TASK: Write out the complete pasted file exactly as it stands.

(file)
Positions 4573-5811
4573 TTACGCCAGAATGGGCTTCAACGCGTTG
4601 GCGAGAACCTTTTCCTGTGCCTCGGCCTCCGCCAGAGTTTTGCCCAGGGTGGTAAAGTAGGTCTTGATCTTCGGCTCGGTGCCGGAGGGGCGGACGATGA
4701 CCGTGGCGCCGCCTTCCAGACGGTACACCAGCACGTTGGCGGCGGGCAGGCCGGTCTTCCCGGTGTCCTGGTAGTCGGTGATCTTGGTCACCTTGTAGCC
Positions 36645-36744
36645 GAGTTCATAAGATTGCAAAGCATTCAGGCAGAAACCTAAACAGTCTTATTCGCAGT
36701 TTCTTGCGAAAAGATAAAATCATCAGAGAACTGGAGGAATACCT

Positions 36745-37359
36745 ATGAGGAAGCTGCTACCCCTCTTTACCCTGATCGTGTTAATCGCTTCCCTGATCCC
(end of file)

Positions 4573-5811
4573 TTACGCCAGAATGGGCTTCAACGCGTTG
4601 GCGAGAACCTTTTCCTGTGCCTCGGCCTCCGCCAGAGTTTTGCCCAGGGTGGTAAAGTAGGTCTTGATCTTCGGCTCGGTGCCGGAGGGGCGGACGATGA
4701 CCGTGGCGCCGCCTTCCAGACGGTACACCAGCACGTTGGCGGCGGGCAGGCCGGTCTTCCCGGTGTCCTGGTAGTCGGTGATCTTGGTCACCTTGTAGCC
Positions 36645-36744
36645 GAGTTCATAAGATTGCAAAGCATTCAGGCAGAAACCTAAACAGTCTTATTCGCAGT
36701 TTCTTGCGAAAAGATAAAATCATCAGAGAACTGGAGGAATACCT

Positions 36745-37359
36745 ATGAGGAAGCTGCTACCCCTCTTTACCCTGATCGTGTTAATCGCTTCCCTGATCCC